The Malvern area had its heyday as a Victorian era spa thanks to the popularity of hydrotherapy (the use of water for medical benefit-soaking and swimming, drinking, application in packs, etc.). In 1842, the first “water cure” clinic was established by Drs. James Gully and James Wilson in the Belle Vue Terrace. Queens Victoria and Adelaide, Charles Darwin, Charles Dickens, Florence Nightingale, and other notables visited the spa to receive the benefits of the cold springs water. Both doctors published materials discussing water treatments and cures.

Malvern water was bottled commercially by J. Schweppes & Co. in 1850. The reputation of the water itself was long established and the Malvern water bottled by Schweppes appeared at the Great Exhibition in 1851. The popularity of the spa increased dramatically over the next several years, a process further accelerated when a railway link from Worcester was completed in 1859. Unfortunately Malvern’s popularity as a watering place began to decline in 1870’s due to the death of Dr Wilson in 1867 and the departure of Dr Gulley in 1873, an outbreak of typhoid fever in the area, and competition from less expensive and equally effective treatments at other facilities (especially in Europe).

Malvern today is a popular and thriving area. Spas are still to be found in Malvern. There are numerous luxury spa hotels in the area (although they are different from the Victorian spa clinics). The springs and wells still attract people for health matters and the area has attracted practitioners of holistic medicine. Holy-well water, once bottled by Schweppes/Coca Cola, seems to be sold today to a limited market and is reputed to be a favourite of the Royal Family. It is also a popular tourist destination, due to the beauty and charm of the towns and surrounding countryside. Outdoor activities are very popular in the summer, including camping, hiking and biking. The area’s status as an Area of Outstanding Beauty has resulted in the preservation of the countryside, with the hills and springs and wells.
Sources include:

A GUIDE TO ALL THE WATERING AND SEA-BATHING PLACES For 1813. With A Description of The Lakes; A Sketch of A Tour In Wales; And Itineraries. By the Author of The Picture of London. London: Printed for Longman, Hurst, Rees, Orme and Brown, Paternoster-row. PP. 294-303. WHERE I LIVE Hereford and Worcester. “Malvern Hills: British Camp” (no date or author; page archived). HERE ; HEREFORD AND WORCESTER Malvern Hills “The History of British Camp” by Paul Renfry, September 24 2014 (page archived). HERE; “MALVERN HILLS-the water cure” last updated 5/1/2009. HERE “About Us: Malvern’s History with Holistic Medicine” (c) Drs. Martin and Sue Allbright, major update 2012.HERE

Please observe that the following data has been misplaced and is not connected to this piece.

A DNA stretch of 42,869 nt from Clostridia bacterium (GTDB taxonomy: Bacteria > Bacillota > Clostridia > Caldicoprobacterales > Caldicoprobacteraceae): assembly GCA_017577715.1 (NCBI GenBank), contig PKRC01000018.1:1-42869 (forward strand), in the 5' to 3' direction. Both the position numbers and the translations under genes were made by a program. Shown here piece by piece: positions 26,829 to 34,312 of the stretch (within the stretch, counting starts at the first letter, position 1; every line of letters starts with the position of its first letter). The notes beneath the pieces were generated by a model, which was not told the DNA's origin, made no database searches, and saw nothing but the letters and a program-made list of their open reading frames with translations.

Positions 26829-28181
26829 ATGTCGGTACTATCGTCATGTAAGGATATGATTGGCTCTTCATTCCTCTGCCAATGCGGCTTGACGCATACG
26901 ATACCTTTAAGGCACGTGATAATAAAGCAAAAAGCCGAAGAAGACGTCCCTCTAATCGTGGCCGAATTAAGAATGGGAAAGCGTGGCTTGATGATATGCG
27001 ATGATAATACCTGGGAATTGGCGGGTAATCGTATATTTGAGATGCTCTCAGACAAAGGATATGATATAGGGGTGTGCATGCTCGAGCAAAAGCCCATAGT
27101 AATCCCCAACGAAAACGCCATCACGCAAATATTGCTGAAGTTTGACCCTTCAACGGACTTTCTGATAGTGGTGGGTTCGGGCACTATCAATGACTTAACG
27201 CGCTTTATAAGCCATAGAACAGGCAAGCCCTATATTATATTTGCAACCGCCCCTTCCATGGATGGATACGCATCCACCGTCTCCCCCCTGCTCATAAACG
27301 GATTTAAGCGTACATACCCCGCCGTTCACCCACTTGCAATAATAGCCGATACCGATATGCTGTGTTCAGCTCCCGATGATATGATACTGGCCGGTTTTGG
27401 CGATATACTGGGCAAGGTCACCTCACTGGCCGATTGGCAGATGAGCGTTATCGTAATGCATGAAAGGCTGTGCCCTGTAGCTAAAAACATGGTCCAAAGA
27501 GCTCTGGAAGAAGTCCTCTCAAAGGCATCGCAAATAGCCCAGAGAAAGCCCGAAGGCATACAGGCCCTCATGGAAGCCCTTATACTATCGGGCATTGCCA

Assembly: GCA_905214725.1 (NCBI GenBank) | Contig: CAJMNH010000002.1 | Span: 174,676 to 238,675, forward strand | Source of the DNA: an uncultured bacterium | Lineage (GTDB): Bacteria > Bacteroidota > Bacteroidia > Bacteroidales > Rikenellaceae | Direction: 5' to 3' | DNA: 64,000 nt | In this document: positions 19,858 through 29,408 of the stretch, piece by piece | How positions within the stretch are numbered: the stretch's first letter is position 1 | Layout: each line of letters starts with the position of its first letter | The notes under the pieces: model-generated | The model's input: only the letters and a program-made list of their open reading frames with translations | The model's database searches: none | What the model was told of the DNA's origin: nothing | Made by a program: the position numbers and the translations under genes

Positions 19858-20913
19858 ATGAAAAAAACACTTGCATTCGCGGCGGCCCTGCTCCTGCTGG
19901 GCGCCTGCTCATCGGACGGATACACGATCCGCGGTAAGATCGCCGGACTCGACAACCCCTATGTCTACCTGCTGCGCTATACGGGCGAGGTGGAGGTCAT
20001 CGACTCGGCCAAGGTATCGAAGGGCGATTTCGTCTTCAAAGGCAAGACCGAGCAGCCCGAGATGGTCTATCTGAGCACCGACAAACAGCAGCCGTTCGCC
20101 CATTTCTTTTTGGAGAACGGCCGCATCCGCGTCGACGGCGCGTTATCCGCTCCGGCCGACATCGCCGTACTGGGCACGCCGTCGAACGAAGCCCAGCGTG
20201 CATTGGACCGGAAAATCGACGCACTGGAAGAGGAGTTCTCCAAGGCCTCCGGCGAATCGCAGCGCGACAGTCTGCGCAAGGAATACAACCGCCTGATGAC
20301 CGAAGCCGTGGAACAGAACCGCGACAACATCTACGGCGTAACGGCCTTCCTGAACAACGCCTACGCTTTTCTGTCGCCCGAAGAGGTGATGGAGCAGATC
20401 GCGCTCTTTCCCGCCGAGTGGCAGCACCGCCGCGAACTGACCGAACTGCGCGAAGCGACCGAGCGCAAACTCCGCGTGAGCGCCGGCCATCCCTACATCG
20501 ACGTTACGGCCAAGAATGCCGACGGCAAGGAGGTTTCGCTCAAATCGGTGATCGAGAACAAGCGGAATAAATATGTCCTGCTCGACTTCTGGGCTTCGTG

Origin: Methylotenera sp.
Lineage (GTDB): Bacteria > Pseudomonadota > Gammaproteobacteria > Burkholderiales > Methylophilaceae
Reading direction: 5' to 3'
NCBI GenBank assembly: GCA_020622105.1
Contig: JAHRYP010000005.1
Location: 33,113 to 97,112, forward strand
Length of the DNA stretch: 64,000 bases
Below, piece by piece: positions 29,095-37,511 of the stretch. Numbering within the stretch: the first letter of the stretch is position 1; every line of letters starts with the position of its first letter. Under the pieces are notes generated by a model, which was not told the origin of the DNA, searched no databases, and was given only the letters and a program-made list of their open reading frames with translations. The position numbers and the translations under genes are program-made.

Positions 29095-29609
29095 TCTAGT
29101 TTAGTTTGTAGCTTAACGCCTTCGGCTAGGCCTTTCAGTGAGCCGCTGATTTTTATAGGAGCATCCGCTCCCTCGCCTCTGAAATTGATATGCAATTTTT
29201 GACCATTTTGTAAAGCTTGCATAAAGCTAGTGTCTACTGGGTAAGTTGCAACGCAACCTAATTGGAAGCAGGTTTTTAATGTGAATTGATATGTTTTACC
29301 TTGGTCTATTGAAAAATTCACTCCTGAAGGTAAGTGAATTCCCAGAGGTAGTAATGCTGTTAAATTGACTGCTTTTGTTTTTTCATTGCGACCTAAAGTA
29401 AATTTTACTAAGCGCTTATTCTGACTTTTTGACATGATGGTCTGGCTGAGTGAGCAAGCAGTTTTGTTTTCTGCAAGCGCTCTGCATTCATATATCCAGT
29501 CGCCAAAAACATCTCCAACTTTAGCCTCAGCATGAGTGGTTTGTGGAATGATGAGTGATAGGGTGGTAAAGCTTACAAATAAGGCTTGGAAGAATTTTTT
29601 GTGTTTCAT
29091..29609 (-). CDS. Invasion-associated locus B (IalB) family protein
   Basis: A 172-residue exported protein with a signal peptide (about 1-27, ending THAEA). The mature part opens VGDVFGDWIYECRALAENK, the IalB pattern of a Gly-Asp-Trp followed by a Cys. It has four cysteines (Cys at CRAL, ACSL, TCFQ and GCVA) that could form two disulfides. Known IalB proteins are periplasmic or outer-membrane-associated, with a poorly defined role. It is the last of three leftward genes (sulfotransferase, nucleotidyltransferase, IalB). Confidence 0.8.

British History Online. A HISTORY OF THE COUNTY OF WORCESTER, Vol. 4, “Parishes: Great Malvern With Newland”, pages 123-134. Ed. William Page and J. W. Willis-Bund. Originally published by Victoria County History, London 1924. HERE

GoogleBooks. EXPERIMENTS AND OBSERVATIONS ON THE MALVERN WATERS. THE THIRD EDITION, Enlarged with an Additional Appendix by J. Wall, M.D. Worcester: Printed and sold by R. Lewis, bookseller, 1763. HERE

Great Malvern Priory. “History” (no author or post date shown).HERE

HistoricUK. “Malvern, Worcestershire” (no author or post date shown). HERE

InformationBritain. “The History of Malvern Wells” (no author or post date shown). HERE

Little Malvern Priory. “History of LMP” by Glynnis Dray (2009). HERE


A view of Castlemoreton Common-author’s personal photo.

British hill fort by Spoonfrog at English Wikipedia [Public domain].

Great Malvern Priory: Wikimedia Commons-published under Creative Commons license by the author Poliphilo (all rights waived)- HERE

Great Malvern Priory-“King Solomon” Window by Jules & Jenny from Lincoln UK: Wikimedia Commons-licensed under Creative Commons Attribution 2.0 Generic License - HERE

Little Malvern Priory by Saffron Blaze: Wikimedia Commons-licensed under Creative Commons Attribution-Share Alike 3.0 HERE 

About the author: Lauren Gilbert holds a BA in English with a minor in Art History, and is a long-time member of the Jane Austen Society of North America. Her first published work, HEYERWOOD: A Novel was released in 2011. She is in the process of completing a second novel while doing research for a nonfiction work. She is a member of the Florida Writers Associations and the Society of Authors. Lauren lives in Florida with her husband Ed. You may visit her website for more information.


  1. A Wonderful inspiring post, Lauren. I really feel a road trip coming on for future days!

  2. Thanks, Paula! I'm glad you enjoyed it. The area is well worth a visit.